• Vincent Maranda

Beer bottles in boats


Q. I just moved here from Cornwall. In Ontario, I once got a ticket for a beer bottle in my boat while fishing (plus a charge of urinating in the river). I can’t find the rules for Quebec. What are they?

A. Boating in Ontario is subject to ‘tough love’. You can't even show a beer bottle in public on a boat (or anything that floats).

Maybe rich people wrote their boating laws. To consume alcohol on a boat in Ontario, the craft must be equipped with sleeping and cooking facilities, a permanent toilet, and you can only drink while moored at a dock.

Forget the bucolic imagery of opening a beer in one of their million lakes. Ontario is the land of the free, except for liquor.

In Quebec, you don’t have to be rich to drink on a boat. Liquor on boats is totally unregulated. No law. It’s clear and cool sailing with your wine glass raised, not having to sneak swigs from under your seat. I guess we have ‘je ne sais quoi’ that does not allow legislation to come between fishing on a lake and a bottle of beer.

How much legal intrusion is justified in regard to safety in our society? Here are a few things to know.

The Criminal Code prohibiting drunk motor boating does apply in Quebec. The permitted alcohol levels and penalties are the same as for drinking and driving a car. If a Sûreté du Québec (SQ) boat checks your drinking, pray there will be no waves as you walk in a straight line on the water to prove you are sober. But seriously, 40 per cent of boating accidents are caused by alcohol so moderate drinking below the legal limit is imperative (boating deaths with alcohol above the limit are roughly twice those below the limit).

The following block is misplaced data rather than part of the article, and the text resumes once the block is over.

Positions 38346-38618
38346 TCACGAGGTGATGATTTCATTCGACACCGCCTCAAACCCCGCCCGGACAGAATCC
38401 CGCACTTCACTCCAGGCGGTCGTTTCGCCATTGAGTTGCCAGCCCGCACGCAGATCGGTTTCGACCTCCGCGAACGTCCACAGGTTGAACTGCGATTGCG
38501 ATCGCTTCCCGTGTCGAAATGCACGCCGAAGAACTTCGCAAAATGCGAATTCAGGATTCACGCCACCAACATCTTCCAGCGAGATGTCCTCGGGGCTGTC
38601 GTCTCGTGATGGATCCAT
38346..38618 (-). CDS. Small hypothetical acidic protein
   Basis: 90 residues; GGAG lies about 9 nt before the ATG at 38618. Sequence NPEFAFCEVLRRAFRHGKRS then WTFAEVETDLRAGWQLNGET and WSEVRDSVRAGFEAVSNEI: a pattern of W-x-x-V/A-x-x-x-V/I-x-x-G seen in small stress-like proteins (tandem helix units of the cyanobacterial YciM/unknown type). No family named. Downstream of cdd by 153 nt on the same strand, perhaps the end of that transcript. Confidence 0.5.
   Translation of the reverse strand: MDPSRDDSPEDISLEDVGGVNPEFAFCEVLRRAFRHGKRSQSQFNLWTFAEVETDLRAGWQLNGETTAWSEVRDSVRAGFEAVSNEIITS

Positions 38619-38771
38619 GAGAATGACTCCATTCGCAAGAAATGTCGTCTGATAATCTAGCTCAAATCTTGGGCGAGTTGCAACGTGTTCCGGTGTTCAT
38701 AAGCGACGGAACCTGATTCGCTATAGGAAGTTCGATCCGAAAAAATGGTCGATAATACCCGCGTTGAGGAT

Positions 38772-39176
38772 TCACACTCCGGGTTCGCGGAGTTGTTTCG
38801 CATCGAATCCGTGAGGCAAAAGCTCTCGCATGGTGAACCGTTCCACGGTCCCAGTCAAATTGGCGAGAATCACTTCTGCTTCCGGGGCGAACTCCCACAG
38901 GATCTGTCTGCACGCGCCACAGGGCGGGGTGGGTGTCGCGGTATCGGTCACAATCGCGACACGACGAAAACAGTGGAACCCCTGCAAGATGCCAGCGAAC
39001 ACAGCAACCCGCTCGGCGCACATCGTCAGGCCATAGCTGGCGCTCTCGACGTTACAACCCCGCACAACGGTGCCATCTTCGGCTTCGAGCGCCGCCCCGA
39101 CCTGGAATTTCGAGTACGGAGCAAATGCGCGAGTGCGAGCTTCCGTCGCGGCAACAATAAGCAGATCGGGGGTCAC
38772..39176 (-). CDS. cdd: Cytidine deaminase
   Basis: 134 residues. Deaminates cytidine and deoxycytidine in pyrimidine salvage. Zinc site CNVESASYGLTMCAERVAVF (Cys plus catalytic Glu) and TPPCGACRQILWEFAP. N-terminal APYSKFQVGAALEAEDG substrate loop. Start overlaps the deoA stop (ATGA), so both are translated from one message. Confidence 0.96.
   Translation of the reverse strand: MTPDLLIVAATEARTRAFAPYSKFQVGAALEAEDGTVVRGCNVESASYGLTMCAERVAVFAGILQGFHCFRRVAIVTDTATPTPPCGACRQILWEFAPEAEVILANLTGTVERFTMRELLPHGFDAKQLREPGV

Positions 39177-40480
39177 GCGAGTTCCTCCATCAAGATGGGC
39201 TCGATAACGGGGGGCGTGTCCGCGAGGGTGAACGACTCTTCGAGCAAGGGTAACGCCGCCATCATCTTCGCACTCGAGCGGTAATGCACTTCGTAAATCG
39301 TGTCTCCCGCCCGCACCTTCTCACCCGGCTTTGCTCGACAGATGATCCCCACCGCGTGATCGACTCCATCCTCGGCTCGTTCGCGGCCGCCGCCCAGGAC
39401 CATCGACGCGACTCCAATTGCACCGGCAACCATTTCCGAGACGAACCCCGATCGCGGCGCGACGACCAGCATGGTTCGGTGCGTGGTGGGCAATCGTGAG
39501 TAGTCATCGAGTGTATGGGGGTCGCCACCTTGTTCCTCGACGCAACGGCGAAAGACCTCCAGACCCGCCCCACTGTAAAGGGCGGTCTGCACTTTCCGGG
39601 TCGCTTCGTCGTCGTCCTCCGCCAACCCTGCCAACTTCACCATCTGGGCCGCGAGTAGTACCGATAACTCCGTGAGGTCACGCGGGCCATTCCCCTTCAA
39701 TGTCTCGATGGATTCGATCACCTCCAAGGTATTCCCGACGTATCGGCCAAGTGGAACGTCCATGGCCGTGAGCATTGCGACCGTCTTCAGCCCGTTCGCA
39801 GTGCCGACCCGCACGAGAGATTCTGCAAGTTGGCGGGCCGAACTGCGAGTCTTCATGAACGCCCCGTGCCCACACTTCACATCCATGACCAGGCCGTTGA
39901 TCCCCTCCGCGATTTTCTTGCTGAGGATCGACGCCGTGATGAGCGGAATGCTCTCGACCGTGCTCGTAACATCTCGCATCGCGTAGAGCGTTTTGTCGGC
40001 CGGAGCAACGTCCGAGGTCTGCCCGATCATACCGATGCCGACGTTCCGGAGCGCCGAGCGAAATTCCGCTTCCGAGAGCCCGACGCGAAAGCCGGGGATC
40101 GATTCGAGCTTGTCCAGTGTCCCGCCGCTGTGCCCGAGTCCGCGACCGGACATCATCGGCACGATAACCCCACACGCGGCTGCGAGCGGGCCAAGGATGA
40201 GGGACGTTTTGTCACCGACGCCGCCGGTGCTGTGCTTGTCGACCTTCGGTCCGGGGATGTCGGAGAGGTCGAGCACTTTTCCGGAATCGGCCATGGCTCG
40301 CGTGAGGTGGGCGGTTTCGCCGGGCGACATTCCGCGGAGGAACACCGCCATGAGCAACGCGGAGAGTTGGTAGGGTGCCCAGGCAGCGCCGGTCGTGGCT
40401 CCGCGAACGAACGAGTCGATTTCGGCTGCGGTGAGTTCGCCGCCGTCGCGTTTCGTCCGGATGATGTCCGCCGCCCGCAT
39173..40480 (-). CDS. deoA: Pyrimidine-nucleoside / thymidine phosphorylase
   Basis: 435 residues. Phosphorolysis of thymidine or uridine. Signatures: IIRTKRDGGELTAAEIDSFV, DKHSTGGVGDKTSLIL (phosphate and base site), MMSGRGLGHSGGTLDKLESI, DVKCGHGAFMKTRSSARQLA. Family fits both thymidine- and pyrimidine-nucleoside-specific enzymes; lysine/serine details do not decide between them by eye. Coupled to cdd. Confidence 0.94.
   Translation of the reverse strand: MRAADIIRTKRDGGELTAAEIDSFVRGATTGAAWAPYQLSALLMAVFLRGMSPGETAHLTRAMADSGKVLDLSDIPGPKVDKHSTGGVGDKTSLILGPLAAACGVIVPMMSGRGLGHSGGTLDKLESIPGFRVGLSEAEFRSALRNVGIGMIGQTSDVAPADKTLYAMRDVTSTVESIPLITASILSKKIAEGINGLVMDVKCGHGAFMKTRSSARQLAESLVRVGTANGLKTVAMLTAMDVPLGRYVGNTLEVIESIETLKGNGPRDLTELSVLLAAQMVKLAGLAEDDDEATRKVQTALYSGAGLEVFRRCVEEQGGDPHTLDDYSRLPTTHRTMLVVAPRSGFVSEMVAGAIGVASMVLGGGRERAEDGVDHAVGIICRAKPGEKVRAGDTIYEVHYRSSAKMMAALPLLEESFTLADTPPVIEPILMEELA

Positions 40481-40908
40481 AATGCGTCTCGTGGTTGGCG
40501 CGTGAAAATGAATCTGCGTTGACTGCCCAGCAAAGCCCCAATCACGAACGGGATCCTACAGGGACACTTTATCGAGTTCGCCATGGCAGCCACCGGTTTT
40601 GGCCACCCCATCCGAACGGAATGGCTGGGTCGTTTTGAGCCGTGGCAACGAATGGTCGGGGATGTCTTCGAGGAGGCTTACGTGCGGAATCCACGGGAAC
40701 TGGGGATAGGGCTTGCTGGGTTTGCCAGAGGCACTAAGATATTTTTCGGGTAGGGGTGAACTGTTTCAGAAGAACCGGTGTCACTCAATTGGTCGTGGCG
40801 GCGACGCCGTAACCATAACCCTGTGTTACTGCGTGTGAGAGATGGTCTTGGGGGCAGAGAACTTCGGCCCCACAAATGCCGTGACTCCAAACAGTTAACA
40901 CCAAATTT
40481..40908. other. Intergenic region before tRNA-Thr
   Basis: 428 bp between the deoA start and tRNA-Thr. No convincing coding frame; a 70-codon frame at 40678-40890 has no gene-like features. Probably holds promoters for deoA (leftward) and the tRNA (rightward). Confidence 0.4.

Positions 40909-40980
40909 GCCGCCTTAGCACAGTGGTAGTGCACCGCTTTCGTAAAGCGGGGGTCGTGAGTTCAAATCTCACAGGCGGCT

On the question of urinating in a body of water you could get a rare ticket of discharging organic waste in a watercourse, being in a public place. Besides standing up in a boat is dangerous.

Is the science on this good or bad? Urinating in a body of water, or peecycling, may be good. When the nitrogen and phosphorous nutrients get into our rivers they apparently cause beneficial ‘algal blooms’ enabling growth. Some people already think that and it’s true. But here’s the catch – up to three per cent of boating deaths are caused by someone standing up in a boat and urinating. We must take that into consideration as well.

This should not stop you and your guests from enjoying the freedom of being crazy in love with that cold beer on ‘Lake Anywhere’ in Quebec. However, moderation is a key element in what our current laws are saying.

Just keep in mind current laws are saying moderation is the key while statistics support the idea drivers should not drink at all during the party.

Please send your legal questions to editor@yourlocaljournal.ca

For legal advice please go to: vmaranda.com

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